Who was the McBurney Center named after?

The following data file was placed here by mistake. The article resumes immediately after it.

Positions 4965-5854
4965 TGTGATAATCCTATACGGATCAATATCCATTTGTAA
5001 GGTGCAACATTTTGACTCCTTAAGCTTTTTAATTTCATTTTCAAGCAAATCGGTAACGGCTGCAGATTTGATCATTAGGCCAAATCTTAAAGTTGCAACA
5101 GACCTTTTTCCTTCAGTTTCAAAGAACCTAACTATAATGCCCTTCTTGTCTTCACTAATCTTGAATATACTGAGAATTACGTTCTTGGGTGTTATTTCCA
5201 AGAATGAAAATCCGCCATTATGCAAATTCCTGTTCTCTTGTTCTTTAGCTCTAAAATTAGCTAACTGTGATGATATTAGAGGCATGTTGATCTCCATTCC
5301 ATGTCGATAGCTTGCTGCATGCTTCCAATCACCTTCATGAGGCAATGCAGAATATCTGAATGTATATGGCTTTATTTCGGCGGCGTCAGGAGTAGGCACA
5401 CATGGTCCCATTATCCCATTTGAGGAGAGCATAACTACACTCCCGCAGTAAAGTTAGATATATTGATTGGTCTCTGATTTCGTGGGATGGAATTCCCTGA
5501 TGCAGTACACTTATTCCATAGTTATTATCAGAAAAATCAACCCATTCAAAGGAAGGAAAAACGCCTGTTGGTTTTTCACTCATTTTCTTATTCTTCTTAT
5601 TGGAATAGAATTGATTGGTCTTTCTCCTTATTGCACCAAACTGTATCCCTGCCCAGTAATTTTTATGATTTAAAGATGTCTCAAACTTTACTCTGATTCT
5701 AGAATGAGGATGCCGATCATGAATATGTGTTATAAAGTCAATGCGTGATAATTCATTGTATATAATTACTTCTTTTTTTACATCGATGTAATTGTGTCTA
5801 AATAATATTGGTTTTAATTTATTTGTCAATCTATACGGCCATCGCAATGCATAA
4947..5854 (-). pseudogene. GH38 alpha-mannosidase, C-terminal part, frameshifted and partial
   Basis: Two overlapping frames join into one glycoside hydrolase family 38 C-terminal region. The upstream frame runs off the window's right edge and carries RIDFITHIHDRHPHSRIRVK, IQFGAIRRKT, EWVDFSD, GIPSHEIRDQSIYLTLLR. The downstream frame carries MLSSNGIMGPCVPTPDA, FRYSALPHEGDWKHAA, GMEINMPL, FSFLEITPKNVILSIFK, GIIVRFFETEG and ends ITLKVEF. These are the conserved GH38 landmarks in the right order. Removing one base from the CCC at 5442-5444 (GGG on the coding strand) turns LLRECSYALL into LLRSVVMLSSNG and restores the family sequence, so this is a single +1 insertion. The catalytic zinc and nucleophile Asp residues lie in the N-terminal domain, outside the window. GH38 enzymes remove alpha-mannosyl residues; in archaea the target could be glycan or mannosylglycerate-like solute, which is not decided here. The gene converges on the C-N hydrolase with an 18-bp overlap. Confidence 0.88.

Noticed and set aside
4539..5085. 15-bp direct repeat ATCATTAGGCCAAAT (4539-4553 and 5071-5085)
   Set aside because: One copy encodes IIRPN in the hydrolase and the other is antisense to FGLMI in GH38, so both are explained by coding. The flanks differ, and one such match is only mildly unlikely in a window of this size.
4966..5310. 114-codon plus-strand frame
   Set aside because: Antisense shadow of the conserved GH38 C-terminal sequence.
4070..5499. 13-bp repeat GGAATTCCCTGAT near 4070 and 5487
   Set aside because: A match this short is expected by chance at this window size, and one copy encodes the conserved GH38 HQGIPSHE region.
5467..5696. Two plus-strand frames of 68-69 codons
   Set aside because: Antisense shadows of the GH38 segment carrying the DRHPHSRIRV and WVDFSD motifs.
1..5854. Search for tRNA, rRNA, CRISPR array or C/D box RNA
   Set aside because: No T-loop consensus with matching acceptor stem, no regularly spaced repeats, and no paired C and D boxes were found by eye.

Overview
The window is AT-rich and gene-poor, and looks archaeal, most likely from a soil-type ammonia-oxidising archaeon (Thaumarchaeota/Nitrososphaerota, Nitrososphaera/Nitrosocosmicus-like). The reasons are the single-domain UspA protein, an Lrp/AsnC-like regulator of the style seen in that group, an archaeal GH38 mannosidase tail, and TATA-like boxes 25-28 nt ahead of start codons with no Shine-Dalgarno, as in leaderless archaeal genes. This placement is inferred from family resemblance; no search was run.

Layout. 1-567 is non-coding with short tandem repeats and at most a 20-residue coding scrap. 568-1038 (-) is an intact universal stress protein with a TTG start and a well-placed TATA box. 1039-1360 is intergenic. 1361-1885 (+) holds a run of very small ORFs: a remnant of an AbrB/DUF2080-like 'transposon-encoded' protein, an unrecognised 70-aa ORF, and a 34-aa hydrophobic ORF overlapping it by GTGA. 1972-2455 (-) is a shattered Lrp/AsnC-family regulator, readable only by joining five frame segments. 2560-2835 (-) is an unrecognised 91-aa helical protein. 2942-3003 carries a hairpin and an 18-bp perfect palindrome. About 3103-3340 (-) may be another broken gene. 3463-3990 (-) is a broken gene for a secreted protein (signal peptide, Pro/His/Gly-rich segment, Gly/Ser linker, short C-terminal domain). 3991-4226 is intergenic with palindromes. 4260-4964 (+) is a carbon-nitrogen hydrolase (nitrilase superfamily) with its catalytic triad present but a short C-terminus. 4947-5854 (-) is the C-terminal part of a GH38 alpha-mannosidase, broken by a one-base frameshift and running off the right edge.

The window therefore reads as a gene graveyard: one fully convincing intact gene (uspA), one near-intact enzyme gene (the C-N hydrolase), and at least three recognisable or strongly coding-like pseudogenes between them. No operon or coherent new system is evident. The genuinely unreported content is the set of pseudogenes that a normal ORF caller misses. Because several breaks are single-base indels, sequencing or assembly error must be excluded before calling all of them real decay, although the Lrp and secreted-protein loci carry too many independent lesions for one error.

This weekend, the nation celebrates the 30th anniversary of the Americans with Disabilities Act (ADA). Passed on July 26, 1990, the ADA prohibits discrimination on the basis of disability and guarantees equal access to employment and public services, which includes state-funded universities. The UW, however, started working toward this equality long before 1990. The McBurney Disability Resource Center opened on campus in 1977 with a mission to “lead the campus forward in access for students with disabilities.” It’s named for Floyd “Mike” McBurney ’60, LLB’63, a born-and-bred Madisonian. And like McBurney the center, McBurney the person was also incredible. At age 16, McBurney experienced a cervical spinal cord injury resulting in quadriplegia. He went on to earn two degrees from the UW and was later elected as Dane County District Attorney in 1966. McBurney’s tenure was tragically cut short by his death in 1967. But his name and legacy live on, thanks to his lifelong friend, renowned professor James Graaskamp PhD’65 . Graaskamp pitched the idea of a formalized center in McBurney’s name to McBurney’s surviving family, and working with the dean of students, made it happen in 1977. Today, the McBurney Center helps make campus more accessible and equitable for more than 2,600 Badgers. The Associated Students of Madison celebrated the 30th anniversary of the ADA earlier this year; learn more about disability history at the UW with this presentation by the ADA30 Student Coalition.